Health Plan Weekly

  • Boosted by Low Utilization, Humana Posts Robust Earnings for Second Quarter of 2022

    Humana Inc. delivered robust financial results in the second quarter of 2020, with earnings far outstripping the Wall Street consensus. The Medicare Advantage-focused insurer credited lower-than-expected utilization for the strong result, provided investors with more detail about its plans to reorganize following several notable provider transactions, and touted plans to expand its Medicaid business. 

    Humana took in more than $23.7 billion in adjusted earnings in the second quarter, generating $959 million in adjusted cash flow and adjusted earnings per share of $8.67, beating the Street’s estimate by about $1.00 per share. The firm’s medical loss ratio (MLR) for the quarter was 85.8%. Executives raised the company’s end-of-year earnings projection by $0.25, a move that Oppenheimer & Co. analyst Michael Wiederhorn said “reflect[s] some conservatism” in a July 27 note to investors.  

  • What Happens if ARPA Subsidies Expire?

    Approximately 3 million people currently enrolled in the individual marketplace could lose coverage, and more would see premiums double if the Congress fails to extend the American Rescue Plan Act’s subsidies, which are set to expire at the end of this year.

    ARPA lowers the share of income enrollees need to contribute toward premiums for households making between 100% and 400% of the federal poverty level, and it temporarily caps enrollees with income above 400% of the FPL from paying more than 8.5% of their income for a silver plan premium. If the subsidies expire, 8.9 million people would be allowed to remain in the marketplace but experience premium subsidy loss. An additional 1.5 million may lose subsidies entirely but choose to remain insured, according to an HHS projection.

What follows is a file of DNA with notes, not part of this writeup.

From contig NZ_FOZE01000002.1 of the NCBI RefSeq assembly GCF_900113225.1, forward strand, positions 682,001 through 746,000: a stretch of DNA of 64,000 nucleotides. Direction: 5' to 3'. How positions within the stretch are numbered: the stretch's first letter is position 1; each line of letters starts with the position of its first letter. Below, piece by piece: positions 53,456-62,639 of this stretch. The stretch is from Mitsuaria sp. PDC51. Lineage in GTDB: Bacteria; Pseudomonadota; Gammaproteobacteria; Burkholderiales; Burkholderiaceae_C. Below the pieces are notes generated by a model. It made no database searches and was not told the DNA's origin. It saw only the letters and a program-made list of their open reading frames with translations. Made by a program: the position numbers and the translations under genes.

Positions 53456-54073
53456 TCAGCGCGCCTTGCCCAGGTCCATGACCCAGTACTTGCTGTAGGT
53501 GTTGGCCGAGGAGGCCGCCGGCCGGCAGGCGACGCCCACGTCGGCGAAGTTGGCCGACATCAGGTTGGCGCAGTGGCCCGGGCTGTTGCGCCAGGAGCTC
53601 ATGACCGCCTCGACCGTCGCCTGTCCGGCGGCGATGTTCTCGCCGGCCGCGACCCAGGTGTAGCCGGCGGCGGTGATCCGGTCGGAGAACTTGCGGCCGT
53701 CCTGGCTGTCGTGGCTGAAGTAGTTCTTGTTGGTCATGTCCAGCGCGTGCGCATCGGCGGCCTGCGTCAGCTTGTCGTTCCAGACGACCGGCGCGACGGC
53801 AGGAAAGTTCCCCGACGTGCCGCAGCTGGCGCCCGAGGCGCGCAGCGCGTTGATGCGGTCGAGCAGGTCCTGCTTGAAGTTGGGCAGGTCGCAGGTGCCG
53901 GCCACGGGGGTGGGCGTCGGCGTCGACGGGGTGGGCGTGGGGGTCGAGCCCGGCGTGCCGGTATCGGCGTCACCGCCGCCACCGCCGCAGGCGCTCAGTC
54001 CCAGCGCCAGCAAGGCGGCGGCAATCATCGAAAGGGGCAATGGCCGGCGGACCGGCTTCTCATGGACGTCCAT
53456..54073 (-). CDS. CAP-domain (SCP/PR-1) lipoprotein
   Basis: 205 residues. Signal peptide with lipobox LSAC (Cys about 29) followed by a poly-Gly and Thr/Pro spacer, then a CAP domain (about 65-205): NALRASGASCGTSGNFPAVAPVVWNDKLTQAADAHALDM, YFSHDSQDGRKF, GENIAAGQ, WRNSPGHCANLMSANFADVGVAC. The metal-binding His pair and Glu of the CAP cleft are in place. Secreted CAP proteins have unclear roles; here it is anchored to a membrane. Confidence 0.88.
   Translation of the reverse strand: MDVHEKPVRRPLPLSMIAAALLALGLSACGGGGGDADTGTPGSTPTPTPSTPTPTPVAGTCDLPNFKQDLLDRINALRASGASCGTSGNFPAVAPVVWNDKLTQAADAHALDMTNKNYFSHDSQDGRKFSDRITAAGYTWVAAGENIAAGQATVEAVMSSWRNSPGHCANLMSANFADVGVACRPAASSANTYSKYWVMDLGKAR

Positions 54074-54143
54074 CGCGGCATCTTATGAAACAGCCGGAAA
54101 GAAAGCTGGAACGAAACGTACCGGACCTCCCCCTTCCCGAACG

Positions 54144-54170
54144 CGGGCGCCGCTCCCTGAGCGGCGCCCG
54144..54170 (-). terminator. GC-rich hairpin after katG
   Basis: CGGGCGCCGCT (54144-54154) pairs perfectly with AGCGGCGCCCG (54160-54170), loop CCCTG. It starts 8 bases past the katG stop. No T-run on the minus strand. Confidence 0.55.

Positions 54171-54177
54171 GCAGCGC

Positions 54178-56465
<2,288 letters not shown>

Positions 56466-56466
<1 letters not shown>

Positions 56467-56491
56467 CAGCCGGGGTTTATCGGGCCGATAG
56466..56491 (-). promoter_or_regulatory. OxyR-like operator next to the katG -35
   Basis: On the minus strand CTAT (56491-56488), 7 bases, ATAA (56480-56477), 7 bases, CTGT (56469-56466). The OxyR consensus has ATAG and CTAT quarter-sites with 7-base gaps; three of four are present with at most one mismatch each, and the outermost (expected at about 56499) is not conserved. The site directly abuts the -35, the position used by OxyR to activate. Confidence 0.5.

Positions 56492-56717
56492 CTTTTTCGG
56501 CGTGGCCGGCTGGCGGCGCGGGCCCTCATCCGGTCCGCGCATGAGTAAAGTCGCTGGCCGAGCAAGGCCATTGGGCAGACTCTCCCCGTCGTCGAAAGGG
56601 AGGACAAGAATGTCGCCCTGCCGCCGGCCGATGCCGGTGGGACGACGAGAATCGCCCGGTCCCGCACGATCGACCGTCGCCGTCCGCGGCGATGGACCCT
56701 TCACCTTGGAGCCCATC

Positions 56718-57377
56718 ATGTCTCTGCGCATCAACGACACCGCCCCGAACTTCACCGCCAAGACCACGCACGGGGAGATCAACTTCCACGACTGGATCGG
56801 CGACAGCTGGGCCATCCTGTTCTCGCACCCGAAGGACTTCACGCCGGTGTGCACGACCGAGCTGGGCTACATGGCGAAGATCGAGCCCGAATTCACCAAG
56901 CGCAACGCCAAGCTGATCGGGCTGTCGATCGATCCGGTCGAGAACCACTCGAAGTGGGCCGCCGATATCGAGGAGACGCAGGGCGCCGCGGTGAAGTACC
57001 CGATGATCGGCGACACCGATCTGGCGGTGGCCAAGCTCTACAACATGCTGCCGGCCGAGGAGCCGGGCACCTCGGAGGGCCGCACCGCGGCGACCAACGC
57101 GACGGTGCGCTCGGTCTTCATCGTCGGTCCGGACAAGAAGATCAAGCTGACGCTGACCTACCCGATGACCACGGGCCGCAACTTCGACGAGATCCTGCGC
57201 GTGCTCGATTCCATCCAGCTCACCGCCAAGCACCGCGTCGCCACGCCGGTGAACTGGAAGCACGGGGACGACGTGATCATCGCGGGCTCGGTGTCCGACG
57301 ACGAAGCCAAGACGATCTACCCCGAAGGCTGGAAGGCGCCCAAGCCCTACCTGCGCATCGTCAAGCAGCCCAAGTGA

• News Briefs: System-level Deals Dominate Hospital M&A

    Recent hospital transactions have mainly involved large hospital systems combining with other big providers, according to a report by Kaufman Hall. During the second quarter of this year, the smaller party of hospital mergers that took place in the quarter had revenues of $1.47 billion on average — more than double the average value of the smaller partner in transactions between 2016 and 2021. Overall, hospital deal volume has slowed, with only 13 transactions announced in the second quarter of 2022 compared to a recent high of 31 transactions in the second quarter of 2017. “We’re seeing that what used to be a hospital M&A game is become a bit more of a system M&A game,” Kaufman Hall managing director Anu Singh told AIS Health earlier this year
  • Medical Trend, Increases in Utilization Will Drive Up 2023 Marketplace Premiums

    Premiums on the individual marketplace are set to increase by an average of 10% nationally, according to an analysis by the Kaiser Family Foundation (KFF) of the first batch of preliminary premium rate filings sent to state exchange regulators. The filings are just the first in several steps before carriers lock in rates for open enrollment for the 2023 plan year, and don’t represent the final price of those premiums. But experts tell AIS Health, a division of MMIT, that utilization and medical trend mean that substantive price increases are a certainty — even if Congress extends the American Rescue Plan Act’s (ARPA) enhanced premium tax credits, which are set to expire at the end of this year. 
  • UnitedHealth Plans on Eliminating Out-Of-Pocket Costs for Some Drugs, Raises Financial Guidance

    Starting as early as next year, UnitedHealth Group expects to have no co-pays or out-of-pocket costs for members in its UnitedHealthcare division’s standard fully insured group plans who take several medications, including insulins. The managed care organization made the announcement on July 15, coinciding with the release of the company’s second quarter financial results that beat Wall Street analyst expectations.  

    UnitedHealth increased its adjusted net earnings per share (EPS) guidance for the year to $21.40 to $21.90, up from its previous guidance of $21.20 to $21.70 issued during its first quarter earnings call in April.  

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